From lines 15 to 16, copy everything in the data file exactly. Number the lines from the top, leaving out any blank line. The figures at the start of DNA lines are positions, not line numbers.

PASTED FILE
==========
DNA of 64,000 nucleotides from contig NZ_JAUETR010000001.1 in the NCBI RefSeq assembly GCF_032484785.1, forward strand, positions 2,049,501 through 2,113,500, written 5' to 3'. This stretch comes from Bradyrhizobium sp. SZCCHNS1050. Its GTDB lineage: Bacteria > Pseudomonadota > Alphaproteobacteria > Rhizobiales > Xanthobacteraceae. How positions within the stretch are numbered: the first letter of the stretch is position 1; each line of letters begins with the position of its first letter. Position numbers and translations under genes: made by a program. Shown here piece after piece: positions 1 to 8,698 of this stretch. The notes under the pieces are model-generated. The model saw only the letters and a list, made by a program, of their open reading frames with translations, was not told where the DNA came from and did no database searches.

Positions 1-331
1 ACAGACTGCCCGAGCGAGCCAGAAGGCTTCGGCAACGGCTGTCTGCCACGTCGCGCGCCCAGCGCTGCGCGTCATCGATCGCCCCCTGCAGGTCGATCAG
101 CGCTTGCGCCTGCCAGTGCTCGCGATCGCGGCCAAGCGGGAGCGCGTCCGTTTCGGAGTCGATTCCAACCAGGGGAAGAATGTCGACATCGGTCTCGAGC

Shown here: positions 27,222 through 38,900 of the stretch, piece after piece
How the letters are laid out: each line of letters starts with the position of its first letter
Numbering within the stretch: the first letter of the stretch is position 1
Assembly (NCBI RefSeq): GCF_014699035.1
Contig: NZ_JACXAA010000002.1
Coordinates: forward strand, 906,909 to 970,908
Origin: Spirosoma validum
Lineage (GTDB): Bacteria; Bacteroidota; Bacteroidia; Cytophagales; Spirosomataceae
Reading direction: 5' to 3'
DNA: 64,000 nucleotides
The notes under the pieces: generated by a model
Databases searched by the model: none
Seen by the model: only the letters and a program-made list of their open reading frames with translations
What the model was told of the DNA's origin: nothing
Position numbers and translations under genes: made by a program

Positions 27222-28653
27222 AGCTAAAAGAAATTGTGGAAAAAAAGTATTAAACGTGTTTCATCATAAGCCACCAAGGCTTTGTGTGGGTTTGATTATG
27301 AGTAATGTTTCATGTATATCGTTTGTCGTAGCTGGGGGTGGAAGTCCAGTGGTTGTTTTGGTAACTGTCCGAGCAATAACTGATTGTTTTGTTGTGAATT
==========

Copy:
The notes under the pieces: generated by a model
Databases searched by the model: none